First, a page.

|dc.description.abstracten||"Effect of diet on the development and composition of the gonad and somatic tissues of the winged pearl oyster Pteria sterna (Gould, 1851)"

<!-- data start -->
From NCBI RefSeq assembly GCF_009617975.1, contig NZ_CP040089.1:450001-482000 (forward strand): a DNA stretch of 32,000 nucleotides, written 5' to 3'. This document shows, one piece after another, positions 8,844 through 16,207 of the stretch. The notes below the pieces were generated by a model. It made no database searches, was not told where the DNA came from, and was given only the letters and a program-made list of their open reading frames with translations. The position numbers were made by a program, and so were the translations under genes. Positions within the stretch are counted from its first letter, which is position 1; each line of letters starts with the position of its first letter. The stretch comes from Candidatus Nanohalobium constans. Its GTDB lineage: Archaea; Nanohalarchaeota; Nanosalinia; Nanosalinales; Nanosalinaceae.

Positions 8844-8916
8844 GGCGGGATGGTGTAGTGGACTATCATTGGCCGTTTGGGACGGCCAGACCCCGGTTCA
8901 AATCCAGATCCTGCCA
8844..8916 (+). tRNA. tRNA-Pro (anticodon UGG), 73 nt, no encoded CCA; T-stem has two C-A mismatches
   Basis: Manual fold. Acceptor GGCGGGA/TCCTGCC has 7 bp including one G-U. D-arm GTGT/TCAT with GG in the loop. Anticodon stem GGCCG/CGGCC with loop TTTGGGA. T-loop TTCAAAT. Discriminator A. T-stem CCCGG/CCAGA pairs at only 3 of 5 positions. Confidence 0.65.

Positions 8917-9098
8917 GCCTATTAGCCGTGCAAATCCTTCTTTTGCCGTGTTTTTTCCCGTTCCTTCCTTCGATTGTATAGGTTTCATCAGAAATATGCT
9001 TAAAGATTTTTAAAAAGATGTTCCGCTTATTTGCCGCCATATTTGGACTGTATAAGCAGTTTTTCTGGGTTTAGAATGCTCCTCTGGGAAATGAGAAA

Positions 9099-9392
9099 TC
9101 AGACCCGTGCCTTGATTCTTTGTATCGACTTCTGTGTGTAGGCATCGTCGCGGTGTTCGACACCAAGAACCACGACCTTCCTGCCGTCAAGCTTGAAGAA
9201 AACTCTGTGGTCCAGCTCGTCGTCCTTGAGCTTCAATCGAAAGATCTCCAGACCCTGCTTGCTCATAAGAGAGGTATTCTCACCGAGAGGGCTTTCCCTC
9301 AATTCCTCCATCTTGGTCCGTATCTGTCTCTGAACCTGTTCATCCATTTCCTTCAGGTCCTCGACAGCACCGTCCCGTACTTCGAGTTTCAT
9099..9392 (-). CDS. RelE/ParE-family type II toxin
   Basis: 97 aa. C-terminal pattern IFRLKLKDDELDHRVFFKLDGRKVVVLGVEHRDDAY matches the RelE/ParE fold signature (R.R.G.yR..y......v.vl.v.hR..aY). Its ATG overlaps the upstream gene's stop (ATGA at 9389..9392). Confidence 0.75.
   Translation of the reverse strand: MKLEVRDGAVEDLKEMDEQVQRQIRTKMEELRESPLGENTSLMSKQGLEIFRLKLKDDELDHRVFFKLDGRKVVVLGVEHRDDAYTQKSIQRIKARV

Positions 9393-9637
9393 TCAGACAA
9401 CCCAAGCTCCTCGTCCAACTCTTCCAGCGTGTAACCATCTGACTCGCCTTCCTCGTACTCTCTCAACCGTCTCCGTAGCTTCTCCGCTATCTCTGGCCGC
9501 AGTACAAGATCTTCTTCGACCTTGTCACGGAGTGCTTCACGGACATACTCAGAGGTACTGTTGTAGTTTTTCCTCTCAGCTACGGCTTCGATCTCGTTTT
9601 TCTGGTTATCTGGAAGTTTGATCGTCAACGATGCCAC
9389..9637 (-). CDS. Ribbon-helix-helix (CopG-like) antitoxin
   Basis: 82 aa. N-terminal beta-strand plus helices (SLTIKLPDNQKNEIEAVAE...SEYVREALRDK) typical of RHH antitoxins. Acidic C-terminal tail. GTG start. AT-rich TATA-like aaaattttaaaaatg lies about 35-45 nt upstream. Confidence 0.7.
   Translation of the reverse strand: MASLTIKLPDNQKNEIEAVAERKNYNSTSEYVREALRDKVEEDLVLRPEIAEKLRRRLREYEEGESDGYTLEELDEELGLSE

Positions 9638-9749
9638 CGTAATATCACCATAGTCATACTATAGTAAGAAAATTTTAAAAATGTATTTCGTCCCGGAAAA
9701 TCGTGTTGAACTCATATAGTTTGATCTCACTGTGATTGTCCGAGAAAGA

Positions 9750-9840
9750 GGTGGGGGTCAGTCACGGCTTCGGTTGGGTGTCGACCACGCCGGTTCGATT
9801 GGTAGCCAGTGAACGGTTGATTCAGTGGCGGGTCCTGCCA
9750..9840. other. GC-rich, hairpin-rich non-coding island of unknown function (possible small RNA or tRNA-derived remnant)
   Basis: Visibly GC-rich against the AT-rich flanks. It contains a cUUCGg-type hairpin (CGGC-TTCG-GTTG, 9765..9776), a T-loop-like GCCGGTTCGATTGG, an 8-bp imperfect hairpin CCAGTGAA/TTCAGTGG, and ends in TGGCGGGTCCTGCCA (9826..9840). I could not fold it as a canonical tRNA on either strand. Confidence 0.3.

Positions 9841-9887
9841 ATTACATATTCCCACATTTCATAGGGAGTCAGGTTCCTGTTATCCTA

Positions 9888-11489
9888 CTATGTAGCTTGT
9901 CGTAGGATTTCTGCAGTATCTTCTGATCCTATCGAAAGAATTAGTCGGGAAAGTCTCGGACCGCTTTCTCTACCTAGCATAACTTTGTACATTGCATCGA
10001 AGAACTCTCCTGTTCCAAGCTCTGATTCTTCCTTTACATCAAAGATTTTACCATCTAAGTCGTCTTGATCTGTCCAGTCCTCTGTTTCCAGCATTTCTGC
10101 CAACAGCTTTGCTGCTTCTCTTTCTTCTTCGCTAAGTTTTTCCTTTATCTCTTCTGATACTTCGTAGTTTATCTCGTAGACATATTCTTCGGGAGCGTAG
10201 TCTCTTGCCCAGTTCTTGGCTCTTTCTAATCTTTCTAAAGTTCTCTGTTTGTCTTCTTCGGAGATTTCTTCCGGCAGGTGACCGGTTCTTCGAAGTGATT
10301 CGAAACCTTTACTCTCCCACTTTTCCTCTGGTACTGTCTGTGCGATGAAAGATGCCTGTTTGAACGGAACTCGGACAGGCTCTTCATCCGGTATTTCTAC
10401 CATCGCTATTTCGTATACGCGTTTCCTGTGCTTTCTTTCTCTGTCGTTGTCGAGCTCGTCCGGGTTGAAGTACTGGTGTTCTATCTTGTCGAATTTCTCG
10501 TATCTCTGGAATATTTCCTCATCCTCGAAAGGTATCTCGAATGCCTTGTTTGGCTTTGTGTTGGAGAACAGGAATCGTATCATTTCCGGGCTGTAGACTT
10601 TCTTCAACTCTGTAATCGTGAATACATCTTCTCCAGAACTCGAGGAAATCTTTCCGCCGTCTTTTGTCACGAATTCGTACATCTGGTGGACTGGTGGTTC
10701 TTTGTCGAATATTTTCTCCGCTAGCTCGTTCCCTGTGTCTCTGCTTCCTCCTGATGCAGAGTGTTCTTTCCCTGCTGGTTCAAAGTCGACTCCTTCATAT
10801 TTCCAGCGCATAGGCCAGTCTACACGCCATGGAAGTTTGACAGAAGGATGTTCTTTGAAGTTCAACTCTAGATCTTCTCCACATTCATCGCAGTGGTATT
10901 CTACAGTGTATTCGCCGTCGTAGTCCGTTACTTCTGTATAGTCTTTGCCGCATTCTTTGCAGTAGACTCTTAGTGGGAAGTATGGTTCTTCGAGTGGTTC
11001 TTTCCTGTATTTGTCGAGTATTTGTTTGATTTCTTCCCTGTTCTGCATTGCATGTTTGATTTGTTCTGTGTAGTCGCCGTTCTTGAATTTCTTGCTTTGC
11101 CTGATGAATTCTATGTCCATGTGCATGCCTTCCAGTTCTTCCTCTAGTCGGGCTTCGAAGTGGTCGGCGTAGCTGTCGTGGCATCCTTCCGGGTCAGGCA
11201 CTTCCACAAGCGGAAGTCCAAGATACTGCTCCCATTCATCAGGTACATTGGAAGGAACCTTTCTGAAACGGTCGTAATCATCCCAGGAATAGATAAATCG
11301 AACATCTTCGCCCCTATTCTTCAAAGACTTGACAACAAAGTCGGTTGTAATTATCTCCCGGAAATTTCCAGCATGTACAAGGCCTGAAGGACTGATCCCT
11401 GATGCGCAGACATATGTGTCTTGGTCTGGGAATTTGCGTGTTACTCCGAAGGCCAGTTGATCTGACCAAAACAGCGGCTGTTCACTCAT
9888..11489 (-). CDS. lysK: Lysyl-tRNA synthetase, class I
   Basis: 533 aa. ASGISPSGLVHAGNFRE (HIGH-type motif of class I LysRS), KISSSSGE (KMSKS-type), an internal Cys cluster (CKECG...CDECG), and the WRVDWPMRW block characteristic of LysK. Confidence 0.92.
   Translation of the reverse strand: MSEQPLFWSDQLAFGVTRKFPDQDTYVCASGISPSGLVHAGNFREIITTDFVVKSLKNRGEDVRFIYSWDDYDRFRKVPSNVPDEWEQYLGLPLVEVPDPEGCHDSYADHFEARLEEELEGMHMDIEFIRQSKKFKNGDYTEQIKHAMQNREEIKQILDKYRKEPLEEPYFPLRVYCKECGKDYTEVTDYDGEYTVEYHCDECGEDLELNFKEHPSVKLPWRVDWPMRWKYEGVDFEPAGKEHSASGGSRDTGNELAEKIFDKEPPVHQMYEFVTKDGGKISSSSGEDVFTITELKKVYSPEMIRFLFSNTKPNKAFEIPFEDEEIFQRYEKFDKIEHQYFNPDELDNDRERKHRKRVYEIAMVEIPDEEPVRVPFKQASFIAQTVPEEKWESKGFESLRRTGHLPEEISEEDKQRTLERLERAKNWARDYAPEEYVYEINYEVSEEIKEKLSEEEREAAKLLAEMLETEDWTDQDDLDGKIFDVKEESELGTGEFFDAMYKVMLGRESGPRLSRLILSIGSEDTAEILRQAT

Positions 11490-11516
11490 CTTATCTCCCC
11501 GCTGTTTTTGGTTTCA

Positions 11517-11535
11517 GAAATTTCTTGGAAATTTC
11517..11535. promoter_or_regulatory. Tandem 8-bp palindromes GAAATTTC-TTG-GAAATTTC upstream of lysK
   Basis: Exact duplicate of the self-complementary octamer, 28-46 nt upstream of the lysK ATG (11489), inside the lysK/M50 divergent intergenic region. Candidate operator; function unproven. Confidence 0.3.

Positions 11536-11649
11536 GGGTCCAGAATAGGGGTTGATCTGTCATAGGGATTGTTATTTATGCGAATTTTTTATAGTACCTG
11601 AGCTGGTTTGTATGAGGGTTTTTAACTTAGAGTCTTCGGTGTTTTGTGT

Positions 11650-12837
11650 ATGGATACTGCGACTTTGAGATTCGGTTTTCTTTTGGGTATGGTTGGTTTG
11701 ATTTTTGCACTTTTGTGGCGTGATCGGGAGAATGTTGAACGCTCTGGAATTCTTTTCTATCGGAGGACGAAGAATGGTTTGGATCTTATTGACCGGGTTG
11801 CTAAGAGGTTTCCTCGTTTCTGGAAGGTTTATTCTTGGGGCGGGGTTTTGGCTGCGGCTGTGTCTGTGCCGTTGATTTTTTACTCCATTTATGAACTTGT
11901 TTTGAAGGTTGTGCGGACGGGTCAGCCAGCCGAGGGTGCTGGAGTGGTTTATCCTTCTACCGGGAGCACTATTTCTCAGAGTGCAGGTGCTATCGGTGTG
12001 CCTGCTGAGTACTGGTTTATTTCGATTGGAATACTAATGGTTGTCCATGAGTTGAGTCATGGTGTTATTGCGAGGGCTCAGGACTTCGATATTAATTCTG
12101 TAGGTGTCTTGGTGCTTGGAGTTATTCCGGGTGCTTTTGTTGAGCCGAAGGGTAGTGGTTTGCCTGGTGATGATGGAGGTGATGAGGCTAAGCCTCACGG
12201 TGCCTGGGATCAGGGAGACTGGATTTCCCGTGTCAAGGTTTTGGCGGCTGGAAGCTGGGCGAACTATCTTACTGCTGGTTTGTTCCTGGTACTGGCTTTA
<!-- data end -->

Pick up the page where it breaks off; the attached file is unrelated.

In bivalve molluscs, the reproductive process is regulated by a complex interaction of abiotic and biotic factors, among which temperature and food availability play a key role. In the winged pearl oyster Pteria sterna , it is yet unknown the influence of the diet on development and composition of the gonad and somatic tissues involved in energy storage, as well as the effect of supplementing the algal diet with artificial feeds of different nutritional profile (mainly carbohydrates and lipids). A total of 132 organisms were collected from a submarine trestle in Bahia La Paz off the natural breeding season and were kept at a constant temperature of 23 ± 1 ° C with a continuous flow-through system. Estimations of food rations were based on the dry weight of soft tissues of individuals (DW). The experimental diets included: (A) a control group consisting of 100% of a diet prepared with the microalgae Isochrysis galbana, Pavlova salina and Chaetoceros calcitrans, at a 1:1:1 ratio and on the basis of 2% DW; (B and C) included the control diet supplemented with commercial corn starch at 1 and 2% DW, respectively; and (D and E) included the control diet supplemented with gelatin-acacia microcapsules (GAM) at 1 and 2% DW respectively, which were prepared from HUFA-rich commercial Omega-Mex DHA30® The size (0.1 mm) and weight (0.1 g) of organisms were determined at the beginning and end of the experiment, together with samples of the gonad, digestive gland, adductor muscle, and mantle. With the samples of the gonad and digestive gland we calculated an index of tissue coverage (ITG) and the remaining tissues were used for determining a condition index (CI) and muscle performance index (MPI). In turn, all tissue samples were used for histological (gonad development, sex ratio, oocyte size), histochemical (measurement of lipid and carbohydrate droplets within oocytes) and biochemical (concentration of protein, carbohydrate and lipid substrates) analyses. The variations in the CI and MPI were not significant between treatments. The presence of females was a low throughout the study and yielded values of ITG above 50% in all treatments, while the ITG was below 40% for males. Histochemical analysis showed there was a greater content of lipid droplets in the digestive gland (30 to 50%) than in other tissues, including the gonad. We also observed a greater accumulation of carbohydrate granules in the tissue (20 and 30%) in conjunctive tissue. The digestive gland accumulated more carbohydrates and lipids, the latter with a significant concentration in those oysters supplemented with 2% DW GAM. In contrast, the muscle had the highest protein concentration in the control group (> 670 mg/g-1). In the gonad there was a decrease in the carbohydrate concentration from baseline, achieving significantly higher levels in the treatment supplemented at 1 and 2% with corn starch. Protein levels remained above of 400 mg/g-1 in gonadic tissue, while lipid concentrations were higher compared to other tissues, particularly in the oysters supplemented at 1 and 2% with GAM. These results help to define the nutritional requirements of P. sterna under laboratory conditions.||es_MX